Scripture notes – 7th Sunday of Easter Year B – 12th May 2024

The liturgy is a transition from the Easter celebration of the Resurrection to the sending of the Holy Spirit on the disciples which we will celebrate next Sunday. That moment empowers them to take over the work of Christ, and the readings today continue some themes from the previous weeks that show their preparation for that change.

The readings are available online here.

Acts 1:15-17, 20-26
The idea of a core of Twelve was so embedded in the choice of the Apostles – linking them as well to the twelve tribes of Israel – that the empty space left by the treachery of Judas seemed to need filling. During the time when the disciples with Mary were praying in anticipation for the promised coming of the Spirit, Peter takes the leadership. Before the moment of their decision, the whole group prayed for guidance which they expected to find in the timed-honoured method of drawing lots. Peter lays out what he sees as the necessary background: the one chosen must have been there beside the Twelve from the preaching of John the Baptist and then been one who has witnessed the risen Jesus. The two candidates have not been mentioned before in the gospel – and Matthias is never mentioned again. This shows how many followers of Christ were present at moments when they were not named, and as well how many ‘saints’ there were whose histories we do not know. And in our times too, perhaps we don’t notice all the faithful, unspectacular Christians who carry on following Jesus in whatever way they can. We know many of the first disciples were women, but in keeping with the culture of the times, they were not among the possible replacements, and women are often too overlooked in the present when we talk about ‘the Church’.

Psalm 102/103:1-2, 11-12, 19-20
The response takes up the theme of a loving God that will be spelled out in the next reading.

1 John 4:11-16
This concludes our series of readings from this Letter which has focused throughout on the theme of God’s love for us, the love of Jesus, and our sharing in this love with one another. With further examples of how God’s love and our response to that, it concludes with the definition: God IS love.

John 17:11-19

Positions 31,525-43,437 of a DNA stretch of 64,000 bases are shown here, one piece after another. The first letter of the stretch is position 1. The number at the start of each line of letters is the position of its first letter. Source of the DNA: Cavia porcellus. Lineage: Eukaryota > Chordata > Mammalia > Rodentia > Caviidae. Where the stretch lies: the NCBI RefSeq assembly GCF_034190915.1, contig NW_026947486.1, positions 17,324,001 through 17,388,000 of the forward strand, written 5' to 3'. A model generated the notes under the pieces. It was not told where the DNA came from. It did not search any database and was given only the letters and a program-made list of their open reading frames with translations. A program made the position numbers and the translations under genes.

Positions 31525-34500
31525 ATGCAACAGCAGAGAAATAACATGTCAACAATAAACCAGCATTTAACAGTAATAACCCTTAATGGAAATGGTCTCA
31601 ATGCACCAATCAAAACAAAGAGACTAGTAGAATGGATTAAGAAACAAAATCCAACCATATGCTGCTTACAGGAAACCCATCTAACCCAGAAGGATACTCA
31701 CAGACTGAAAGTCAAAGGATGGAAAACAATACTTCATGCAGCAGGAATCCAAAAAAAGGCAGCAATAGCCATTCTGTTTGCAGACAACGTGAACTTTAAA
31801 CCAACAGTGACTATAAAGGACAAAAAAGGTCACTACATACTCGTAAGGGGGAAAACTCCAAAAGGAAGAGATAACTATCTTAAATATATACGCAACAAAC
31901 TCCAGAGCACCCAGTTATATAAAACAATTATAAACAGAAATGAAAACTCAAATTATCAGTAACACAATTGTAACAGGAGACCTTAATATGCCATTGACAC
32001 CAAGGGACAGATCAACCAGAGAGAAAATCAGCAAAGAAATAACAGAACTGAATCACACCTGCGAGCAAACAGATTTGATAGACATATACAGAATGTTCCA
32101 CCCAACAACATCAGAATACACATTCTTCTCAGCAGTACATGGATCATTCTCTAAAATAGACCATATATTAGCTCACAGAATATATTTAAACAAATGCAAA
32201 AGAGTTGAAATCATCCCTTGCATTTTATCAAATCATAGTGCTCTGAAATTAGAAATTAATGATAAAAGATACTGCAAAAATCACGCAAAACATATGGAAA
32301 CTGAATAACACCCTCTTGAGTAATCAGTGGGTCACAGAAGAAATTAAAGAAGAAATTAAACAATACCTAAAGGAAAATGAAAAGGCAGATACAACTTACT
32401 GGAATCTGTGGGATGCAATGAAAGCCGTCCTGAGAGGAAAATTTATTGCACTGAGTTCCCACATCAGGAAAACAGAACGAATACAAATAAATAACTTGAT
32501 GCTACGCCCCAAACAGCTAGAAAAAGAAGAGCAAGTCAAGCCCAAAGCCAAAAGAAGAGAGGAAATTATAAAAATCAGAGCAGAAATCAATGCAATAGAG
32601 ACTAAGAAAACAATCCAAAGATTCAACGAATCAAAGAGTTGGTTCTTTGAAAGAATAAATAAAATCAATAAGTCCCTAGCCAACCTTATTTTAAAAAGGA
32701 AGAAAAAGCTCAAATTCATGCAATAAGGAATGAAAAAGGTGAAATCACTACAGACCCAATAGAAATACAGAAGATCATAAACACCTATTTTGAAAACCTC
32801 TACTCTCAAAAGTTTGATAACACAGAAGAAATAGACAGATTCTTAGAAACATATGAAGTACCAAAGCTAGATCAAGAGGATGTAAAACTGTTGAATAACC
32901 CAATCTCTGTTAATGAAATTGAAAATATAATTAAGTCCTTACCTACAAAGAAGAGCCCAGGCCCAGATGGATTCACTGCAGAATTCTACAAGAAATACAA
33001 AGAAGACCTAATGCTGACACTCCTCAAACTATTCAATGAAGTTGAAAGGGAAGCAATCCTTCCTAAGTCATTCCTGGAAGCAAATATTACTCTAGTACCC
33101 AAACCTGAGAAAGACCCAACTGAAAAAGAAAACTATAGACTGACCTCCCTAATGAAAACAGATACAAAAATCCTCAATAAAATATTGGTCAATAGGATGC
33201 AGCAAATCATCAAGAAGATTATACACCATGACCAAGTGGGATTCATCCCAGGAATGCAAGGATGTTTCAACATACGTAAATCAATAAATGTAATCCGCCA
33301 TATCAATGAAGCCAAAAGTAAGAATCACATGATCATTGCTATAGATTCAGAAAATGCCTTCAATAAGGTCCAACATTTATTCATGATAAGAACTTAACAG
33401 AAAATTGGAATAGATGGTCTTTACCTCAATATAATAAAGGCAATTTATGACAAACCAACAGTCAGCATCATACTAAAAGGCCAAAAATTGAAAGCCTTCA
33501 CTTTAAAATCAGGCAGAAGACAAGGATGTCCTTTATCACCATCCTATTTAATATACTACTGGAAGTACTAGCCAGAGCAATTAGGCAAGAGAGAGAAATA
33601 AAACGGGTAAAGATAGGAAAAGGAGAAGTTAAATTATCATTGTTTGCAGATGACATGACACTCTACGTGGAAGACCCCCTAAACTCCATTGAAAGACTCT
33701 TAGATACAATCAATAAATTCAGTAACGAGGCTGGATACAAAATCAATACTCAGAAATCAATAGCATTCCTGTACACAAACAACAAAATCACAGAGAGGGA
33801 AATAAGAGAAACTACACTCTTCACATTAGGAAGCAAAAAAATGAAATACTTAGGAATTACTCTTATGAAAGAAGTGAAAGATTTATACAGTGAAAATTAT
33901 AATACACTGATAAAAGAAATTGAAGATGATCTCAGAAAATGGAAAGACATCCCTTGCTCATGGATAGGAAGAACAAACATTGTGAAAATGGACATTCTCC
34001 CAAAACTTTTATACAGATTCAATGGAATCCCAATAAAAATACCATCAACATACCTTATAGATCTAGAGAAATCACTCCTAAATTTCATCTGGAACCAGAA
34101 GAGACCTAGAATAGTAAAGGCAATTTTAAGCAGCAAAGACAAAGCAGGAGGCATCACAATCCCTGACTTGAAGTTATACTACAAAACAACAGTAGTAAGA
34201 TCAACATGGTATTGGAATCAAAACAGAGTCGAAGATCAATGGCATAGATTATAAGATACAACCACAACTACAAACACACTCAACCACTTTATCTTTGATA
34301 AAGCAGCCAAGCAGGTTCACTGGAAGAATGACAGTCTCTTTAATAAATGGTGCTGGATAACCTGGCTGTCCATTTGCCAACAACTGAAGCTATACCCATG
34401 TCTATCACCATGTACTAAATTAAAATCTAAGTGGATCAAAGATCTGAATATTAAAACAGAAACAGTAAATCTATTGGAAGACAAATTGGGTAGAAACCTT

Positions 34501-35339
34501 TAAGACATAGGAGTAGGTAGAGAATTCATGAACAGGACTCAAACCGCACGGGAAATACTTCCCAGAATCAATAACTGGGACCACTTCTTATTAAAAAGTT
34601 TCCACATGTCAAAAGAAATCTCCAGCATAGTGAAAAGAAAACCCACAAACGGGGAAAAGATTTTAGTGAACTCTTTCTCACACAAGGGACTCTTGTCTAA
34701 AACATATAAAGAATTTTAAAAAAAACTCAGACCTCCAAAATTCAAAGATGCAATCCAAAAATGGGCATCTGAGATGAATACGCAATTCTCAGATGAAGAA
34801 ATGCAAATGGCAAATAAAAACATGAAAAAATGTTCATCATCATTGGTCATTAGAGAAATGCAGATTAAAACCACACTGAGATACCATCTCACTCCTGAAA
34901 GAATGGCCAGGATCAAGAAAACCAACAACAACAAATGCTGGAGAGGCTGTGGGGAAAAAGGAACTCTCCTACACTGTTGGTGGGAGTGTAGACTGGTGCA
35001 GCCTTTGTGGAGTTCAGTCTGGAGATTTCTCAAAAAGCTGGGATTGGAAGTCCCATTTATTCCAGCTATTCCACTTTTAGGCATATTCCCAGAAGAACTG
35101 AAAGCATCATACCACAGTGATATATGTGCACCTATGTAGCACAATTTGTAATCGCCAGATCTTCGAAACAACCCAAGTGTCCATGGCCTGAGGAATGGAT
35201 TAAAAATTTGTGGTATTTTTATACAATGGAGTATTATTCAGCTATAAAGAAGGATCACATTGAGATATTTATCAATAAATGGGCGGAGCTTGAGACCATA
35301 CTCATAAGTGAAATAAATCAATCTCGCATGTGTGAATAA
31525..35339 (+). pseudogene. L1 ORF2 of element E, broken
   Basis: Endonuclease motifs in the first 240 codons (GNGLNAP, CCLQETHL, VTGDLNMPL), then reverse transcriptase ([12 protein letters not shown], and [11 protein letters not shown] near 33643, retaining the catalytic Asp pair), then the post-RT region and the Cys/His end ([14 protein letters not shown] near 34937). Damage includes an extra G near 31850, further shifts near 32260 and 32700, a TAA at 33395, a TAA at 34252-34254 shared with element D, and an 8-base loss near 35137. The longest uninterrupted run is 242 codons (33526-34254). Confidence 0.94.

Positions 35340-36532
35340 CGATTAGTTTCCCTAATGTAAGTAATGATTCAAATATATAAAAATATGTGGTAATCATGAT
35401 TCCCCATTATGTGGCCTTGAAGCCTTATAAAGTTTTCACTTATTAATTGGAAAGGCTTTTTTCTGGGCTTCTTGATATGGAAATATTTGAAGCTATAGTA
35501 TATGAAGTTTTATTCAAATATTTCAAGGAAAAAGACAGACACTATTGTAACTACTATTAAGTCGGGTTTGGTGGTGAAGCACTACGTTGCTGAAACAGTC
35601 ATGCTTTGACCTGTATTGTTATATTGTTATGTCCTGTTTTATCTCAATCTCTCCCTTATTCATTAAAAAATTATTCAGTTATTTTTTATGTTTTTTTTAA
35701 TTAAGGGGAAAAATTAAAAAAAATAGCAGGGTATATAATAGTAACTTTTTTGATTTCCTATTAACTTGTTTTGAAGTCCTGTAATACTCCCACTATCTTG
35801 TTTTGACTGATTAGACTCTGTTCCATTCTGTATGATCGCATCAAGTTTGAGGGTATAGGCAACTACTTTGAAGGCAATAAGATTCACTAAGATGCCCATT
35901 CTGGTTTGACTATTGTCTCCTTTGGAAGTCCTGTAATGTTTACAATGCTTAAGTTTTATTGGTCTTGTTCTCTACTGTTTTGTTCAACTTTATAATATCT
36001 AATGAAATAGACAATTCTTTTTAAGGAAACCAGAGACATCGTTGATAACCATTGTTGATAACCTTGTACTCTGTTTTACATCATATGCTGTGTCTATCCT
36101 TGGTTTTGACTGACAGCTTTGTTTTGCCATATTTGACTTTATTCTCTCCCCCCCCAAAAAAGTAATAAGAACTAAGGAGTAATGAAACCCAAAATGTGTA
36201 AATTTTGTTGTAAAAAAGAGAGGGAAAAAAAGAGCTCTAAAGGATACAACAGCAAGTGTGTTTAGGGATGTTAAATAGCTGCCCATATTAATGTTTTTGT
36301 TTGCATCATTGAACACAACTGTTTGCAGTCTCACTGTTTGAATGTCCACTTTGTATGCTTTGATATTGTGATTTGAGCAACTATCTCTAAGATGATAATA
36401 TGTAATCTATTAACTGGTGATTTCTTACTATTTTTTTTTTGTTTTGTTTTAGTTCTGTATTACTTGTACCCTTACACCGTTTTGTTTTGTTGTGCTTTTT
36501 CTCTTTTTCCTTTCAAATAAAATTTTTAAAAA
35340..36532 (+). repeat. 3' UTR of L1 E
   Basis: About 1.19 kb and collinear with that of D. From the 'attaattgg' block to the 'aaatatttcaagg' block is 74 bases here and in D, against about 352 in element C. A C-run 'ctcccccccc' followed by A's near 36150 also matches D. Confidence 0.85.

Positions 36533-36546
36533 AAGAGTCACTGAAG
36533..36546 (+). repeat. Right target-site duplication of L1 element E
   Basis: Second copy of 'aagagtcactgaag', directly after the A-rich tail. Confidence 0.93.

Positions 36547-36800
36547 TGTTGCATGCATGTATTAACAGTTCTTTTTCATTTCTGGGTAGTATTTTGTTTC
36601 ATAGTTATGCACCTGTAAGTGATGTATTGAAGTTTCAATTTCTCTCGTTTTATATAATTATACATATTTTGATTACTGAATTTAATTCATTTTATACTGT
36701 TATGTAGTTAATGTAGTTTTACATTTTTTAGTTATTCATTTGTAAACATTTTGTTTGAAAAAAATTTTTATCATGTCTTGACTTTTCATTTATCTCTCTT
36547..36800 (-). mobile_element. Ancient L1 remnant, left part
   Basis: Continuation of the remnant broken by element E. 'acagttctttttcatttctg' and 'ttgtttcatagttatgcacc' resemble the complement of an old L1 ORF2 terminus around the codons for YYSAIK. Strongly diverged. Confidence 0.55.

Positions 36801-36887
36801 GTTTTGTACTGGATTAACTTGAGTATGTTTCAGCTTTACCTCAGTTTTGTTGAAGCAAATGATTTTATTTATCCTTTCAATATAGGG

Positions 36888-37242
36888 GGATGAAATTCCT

We continue to hear from the long farewell Jesus gives in this Gospel before he goes to his death. It foreshadows Jesus leaving the earth in his human presence which we celebrated on the feast of the Ascension. Christ in these chapters also spells how the disciples are to be when he sends them forth to continue his work.

‘True to Your name’ – as often in the Hebrew way of thinking, the ‘name’ means the person, especially as used for God, whose holy name was not to be pronounced aloud. (Jews of our time also carry out this prohibition, and the name symbolised by four consonants YHWH is not spoken. We generally follow their custom of saying instead ‘The Lord’.) In John, ‘true’ means more that ‘factually accurate’, it is the deepest reality, or as Andrew Greeley calls it, ‘the really real’. So that the whole phrase means attachment to the Living God, the God who the previous reading reminds us is ‘Love’.

‘The world’ has some shifting meaning in the Gospel. In the opening words of this Gospel, we are told that ‘God so loved the world that he sent his only-begotten Son’. As it is used in today’s verses it has a more negative meaning: those who disregard God and God’s laws, whose wayward emotions and thoughts led to the turning over of Jesus to his death on the cross. That was a secular world that the faithful disciples do not belong to as Jesus did not. While they remain in or among those who are part that ‘world’, they will, however, in Jesus’ prayer be protected from the powers of evil. To ‘consecrate’ is to be set apart to a holy role. As Jesus was consecrated to carry out the will of the Father, so his followers are consecrated to carry on in service to God and all people.

There is another ‘world’ we live in – our planet with all the abundance of creation that God ‘found good’ (Genesis chapter 1) The bishops have asked us during the time between Ascension and Pentecost to pray for our currently endangered environment with man-made pollution and destruction. John had a vision of a ‘new heaven and earth’ (Apocalypse/Revelation 21:1) and our prayer can be for that redemption to begin now in our beautiful and awe-inspiring natural world.

Joan Griffith

Suggestions for prayer or reflection:

‘May they be one as we are one.’ As with many of Jesus’ prayers and promises, this seems almost impossible for us to achieve – or even imagine. What does unity in your community look like now? What vision do you have for love and unity with your community?

Gwen Griffith-Dickson